After weathering the 2008 Great Recession — and driven by its Body by Vi Challenge marketing platform — the company grew rapidly at the outset of the century’s second decade. Its core product line is meal replacement drinks, snacks, and supplements that allow people to manage and maintain weight. Support and encouragement is also a vital part of the company. As embodied in its “Body by Vi 90-Day Challenge” — known as “The Challenge” — the company provides not only a tactile product line but also a support network. This ties into Mallen’s philosophy of changing one’s “script.”
“There’s an obesity epidemic in our country. I find nothing more rewarding than to hear stories of people who transformed their own lives — their health and their confidence,” Mallen related in What Motivates Me. “These people give our company the credit, but they did it themselves. They did all the work. I didn’t spoon-feed them healthy food. I didn’t wake up every morning with them to jog. They did it.”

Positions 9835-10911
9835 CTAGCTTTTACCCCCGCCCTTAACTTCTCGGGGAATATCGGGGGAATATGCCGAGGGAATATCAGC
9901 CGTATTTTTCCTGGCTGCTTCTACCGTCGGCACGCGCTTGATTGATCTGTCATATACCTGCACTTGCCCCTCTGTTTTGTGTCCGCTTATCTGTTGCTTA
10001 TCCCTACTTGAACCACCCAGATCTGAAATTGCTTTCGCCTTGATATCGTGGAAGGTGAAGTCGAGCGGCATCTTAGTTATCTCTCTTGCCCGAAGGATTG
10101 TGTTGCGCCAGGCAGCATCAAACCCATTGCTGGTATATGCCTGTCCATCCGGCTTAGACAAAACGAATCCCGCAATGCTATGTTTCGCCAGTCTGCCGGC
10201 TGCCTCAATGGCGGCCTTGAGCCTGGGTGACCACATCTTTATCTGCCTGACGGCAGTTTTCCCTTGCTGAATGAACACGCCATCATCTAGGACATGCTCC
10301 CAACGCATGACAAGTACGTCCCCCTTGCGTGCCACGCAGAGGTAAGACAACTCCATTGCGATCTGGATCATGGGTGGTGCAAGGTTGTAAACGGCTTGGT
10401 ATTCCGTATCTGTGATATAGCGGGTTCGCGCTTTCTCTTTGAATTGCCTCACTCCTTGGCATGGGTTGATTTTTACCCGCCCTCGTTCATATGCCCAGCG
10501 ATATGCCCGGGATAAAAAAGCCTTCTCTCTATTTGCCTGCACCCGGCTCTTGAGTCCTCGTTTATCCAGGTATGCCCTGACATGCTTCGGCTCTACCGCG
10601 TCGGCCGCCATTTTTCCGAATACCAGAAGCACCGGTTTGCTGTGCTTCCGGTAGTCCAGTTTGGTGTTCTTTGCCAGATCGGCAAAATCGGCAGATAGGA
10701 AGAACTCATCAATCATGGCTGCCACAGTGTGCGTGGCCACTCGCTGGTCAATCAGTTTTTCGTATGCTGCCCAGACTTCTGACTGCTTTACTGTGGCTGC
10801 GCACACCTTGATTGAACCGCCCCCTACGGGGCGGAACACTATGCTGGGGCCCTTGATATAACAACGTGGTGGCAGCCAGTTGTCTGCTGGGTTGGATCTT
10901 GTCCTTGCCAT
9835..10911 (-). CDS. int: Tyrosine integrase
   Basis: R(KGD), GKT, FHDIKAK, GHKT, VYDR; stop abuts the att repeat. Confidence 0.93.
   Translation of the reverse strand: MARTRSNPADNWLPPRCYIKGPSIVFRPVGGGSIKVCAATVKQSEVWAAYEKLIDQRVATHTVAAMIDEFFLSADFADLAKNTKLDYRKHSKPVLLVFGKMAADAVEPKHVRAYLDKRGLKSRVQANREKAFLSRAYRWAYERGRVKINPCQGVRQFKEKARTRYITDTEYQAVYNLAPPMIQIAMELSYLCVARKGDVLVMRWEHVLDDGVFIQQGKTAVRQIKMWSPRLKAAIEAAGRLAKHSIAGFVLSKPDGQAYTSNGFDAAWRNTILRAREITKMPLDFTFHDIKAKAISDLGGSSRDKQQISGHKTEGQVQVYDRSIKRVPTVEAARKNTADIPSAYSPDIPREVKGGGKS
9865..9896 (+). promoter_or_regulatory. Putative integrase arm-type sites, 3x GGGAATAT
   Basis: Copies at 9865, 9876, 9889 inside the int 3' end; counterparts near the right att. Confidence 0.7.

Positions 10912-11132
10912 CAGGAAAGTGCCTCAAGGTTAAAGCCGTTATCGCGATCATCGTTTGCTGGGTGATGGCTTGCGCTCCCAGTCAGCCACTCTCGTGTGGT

The company relies on a network of independent distributors, known as Promoters, who market and sell the company’s product line in 14 countries. Using social media campaigns, Vi built not only a sales community but also a network of customers who supported one another in pursuing better nutritional habits and healthier lifestyles.
The same kind of interconnected web of salespeople and customers — both enthusiastically supporting one another — is at the core of Liv. The core concept is that Liv helps people cross experiences off their “Bucket List” and transfer them to their “Liv List.”
The company provides access to “extraordinary life experiences” and activities meant to “enrich daily living.” Mallen is the president of the company. Its mission fits in with his broader thoughts about living a life of one’s own choosing, of writing one’s own script.